I remembered we got on and off trains a lot to get to the Chichibu onsen. It wouldn’t be far from the truth to say the journey left a deeper impression than the onsen. Yet, we weren’t done after we stepped off the last train at Minano – we still had to take a bus to our final destination, Hotel Beyer.
Now, if I hadn’t known we were headed to an onsen, I wouldn’t have thought Hotel Beyer was the onsen. It seemed inconceivable that a uniquely Japanese establishment – the onsen – could have a German name like ‘Beyer’.
Unless, I was mistaken and we were not going to an onsen afterall.
Getting to Chichibu
In fact, Chichibu 秩父 wasn’t that far from Tokyo. It was only a 1.5 hour drive from Tokyo to Minano 皆野 (Minano was a town in Chichibu District). There just wasn’t a direct rail connection between the two.
To get to Minano, we first took the Seibu Ikebukuro line, transferred to the Seibu Chichibu line then transferred again to the Chichibu Tetsudo. The Seibu lines were operated by Seibu Railway and Chichibu Tetsudo was a local rail operator. So, the (usually) omnipotent JR pass wouldn’t work here.
Here’s the route we took: Bakuro-yokoyama 馬喰横山 (because we stayed there) -> Shinjuku -> Ikebukuro 池袋 -> Hannou 飯能 (Seibu Ikebukuro) -> Seibu chichibu 西武秩父 (Seibu Chichibu) -> Ohanabatake 御花畑 (walk) -> Minano 皆野 (Chichibu Tetsudo). From Minano, the hotel provided complimentary hotel shuttle (15 minutes).
Beyer Hotel and Seine no Yu
And Hotel Beyer was of course not your traditional ryokan. It was an extension/affiliate of Seine no Yu, a popular hotspring-spa in Saitama. Hotel Beyer provided accommodation for Seine visitors staying for the night (like us!).
What we got was a Western-themed multi-function hotel blending western and japanese design influences. Practical, versatile and commercially viable.
The hotel entrance opened up to a very generous porch and a car park. And then we soon found ourselves deposited in front of a townhouse-like building. Made us feel like we were in Europe already.
There were hot baths inside Beyer but the real deal was of course Seine no Yu 星音の湯 (literally Sounds of Star Hotspring). Seine no Yu was a large hotspring-spa, beautifully landscaped, and only a 5-minutes walk from Beyer.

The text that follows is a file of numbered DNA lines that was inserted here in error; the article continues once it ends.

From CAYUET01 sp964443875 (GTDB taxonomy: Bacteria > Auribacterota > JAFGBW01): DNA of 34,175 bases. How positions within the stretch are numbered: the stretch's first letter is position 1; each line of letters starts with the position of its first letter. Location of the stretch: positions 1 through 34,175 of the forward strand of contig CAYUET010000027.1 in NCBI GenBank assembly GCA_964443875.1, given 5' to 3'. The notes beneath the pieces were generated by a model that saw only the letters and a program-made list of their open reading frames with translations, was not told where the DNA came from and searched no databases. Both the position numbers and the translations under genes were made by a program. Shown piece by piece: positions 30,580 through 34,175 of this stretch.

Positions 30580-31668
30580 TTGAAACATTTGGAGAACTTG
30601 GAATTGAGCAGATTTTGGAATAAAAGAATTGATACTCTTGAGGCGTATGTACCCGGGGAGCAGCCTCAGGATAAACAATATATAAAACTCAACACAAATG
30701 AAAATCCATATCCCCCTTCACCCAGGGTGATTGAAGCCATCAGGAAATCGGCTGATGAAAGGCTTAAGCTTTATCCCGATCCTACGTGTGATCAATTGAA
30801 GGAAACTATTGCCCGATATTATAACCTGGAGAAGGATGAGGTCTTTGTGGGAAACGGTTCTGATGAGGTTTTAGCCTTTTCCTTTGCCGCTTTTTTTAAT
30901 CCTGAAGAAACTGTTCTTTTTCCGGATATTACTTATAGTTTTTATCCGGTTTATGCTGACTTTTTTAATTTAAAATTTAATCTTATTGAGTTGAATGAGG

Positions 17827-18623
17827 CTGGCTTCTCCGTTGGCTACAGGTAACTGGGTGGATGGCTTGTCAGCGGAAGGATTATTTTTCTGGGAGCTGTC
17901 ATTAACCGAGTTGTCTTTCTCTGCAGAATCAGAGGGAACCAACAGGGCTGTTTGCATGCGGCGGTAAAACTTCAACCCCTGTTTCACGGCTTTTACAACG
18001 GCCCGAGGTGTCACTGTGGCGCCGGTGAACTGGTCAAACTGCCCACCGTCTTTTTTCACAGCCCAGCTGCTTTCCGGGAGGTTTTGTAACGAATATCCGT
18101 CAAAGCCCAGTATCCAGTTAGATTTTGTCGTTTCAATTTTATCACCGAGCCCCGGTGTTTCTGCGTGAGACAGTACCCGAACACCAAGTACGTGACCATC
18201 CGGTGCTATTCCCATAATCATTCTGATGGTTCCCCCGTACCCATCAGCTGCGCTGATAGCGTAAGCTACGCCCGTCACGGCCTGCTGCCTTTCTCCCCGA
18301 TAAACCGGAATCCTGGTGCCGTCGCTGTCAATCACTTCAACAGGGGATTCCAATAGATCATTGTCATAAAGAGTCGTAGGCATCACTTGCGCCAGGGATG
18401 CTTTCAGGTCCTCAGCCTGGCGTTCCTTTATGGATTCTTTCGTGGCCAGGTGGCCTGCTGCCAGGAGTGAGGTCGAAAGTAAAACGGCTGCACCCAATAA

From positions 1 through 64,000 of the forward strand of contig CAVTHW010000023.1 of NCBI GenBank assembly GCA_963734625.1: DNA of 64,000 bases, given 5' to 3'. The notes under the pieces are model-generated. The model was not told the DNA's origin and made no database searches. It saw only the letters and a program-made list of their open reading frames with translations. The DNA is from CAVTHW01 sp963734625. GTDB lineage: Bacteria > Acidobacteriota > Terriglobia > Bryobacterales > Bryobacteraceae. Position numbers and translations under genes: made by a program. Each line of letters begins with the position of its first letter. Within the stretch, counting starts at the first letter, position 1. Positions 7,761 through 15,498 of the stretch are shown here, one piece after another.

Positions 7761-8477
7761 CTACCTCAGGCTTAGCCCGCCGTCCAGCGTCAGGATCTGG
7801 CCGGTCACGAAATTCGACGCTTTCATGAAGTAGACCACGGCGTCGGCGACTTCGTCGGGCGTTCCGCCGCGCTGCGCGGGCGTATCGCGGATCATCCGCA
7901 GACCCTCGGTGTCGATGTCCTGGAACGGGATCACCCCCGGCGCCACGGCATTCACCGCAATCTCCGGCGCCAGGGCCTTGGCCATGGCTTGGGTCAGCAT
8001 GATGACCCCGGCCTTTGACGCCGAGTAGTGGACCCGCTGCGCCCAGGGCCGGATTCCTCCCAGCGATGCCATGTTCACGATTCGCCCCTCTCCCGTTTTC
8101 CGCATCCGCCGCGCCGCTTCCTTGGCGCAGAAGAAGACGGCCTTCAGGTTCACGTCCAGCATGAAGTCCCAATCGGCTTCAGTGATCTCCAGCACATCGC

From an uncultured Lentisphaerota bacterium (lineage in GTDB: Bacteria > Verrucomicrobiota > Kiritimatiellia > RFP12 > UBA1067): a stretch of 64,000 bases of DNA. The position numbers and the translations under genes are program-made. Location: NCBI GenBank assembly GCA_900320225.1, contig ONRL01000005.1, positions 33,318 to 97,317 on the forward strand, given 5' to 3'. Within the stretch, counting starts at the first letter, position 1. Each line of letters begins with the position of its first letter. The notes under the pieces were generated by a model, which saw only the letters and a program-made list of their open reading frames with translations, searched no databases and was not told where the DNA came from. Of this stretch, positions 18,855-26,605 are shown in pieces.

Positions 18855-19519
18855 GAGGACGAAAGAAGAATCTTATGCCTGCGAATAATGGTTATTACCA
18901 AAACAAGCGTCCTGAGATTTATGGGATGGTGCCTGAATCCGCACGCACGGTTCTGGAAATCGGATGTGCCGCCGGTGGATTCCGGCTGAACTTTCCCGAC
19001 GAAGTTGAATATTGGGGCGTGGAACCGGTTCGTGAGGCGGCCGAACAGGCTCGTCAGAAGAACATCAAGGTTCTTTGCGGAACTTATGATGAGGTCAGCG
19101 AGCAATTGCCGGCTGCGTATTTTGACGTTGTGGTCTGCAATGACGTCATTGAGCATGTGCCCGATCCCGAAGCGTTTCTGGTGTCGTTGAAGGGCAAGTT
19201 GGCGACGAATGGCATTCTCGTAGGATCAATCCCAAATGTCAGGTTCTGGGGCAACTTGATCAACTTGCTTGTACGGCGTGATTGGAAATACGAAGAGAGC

Inside Seine, there were were indoor/outdoor baths, foot baths, resting areas, spa rooms, a buffet restaurant, a shopping gallery ie the full works. The waters were drawn from natural hotspring sources.
During the day, Seine could be crowded. Hence, we went there after dinner, around 9pm, when most day trippers had left, staying till after 10pm. The spa closed at 11pm (last entry 10pm).
The main sight-seeing hotspots were near Nagatoro 長瀞; both Hodosan 宝登山 and the Iwadatami rocks 長瀞岩畳 could be directly accessed from Nagatoro station.
Day 1, Hotel Beyer provided complimentary transport to and from the Hodosan ropeway station (30 minutes). It was already past 4pm when we got there, giving us only an hour on Hodosan before the last ropeway ride down.
There were many easy hiking trails around Hodosan but due to the time constraint we decided to focus on the Umehyakkaen 梅百花园 (literally the Garden of 100 Plum Flowers). I’m sure it must be breathtaking when the flowers were in full bloom but we were too early for that.
Day 2, after we checked out from Beyer, we returned to Nagatoro for the Iwadatami rocks. From Nagatoro station, we turned left-left towards the rail tracks to get to the rocks (500m). The river was behind the station.
If heading to Hodosan, walk straight towards the Torii gate after getting out from the station.
On the way to the rocks, we had to walk through Iwadatami Dori. That’s how a 5 minute walk turned into a 15 minute stroll because there’s no stopping people from being distracted by the good stuff inside the shops. Well-known Nagatoro produce included soba, udon, pickled vegetables, sweet beans, sun-dried tomatoes, walnuts.
At the end of Iwadatami Dori, we came to a flight of steps that led to the Arakawa river 荒川. The Iwadatami, literally “Rock Tatami” was on the right.
It was a sprawling layered rock terrace (hence ‘tatami’) with interesting formations that immediately beckoned to the explorers in us.
I thought the Iwadatami was a wonderful place to do photo shoots because the rocks lent a sense of texture to the landscape; it was melancholic, rugged and sometimes dramatic. And, look out for snakes.
We beat a hasty retreat when it started to snow and huddled into Yawataya 八幡家 for hot coffee/dessert. The open hearth in the shop was the perfect gathering place for our group of 13.
After Nagatoro, we went back to more train-hopping to get to the next onsen destination – Kofu 甲府.
Stayed 1 night on 1 March 2010
References: Nagatoromachi Tourist Association, Hiking Hodosan, Nagatoro – Enjoy Amazing Natural Scenery And Great Local Food Near Tokyo!, Nagatoro Iwadatami, Nagatoro Iwadatami Rocks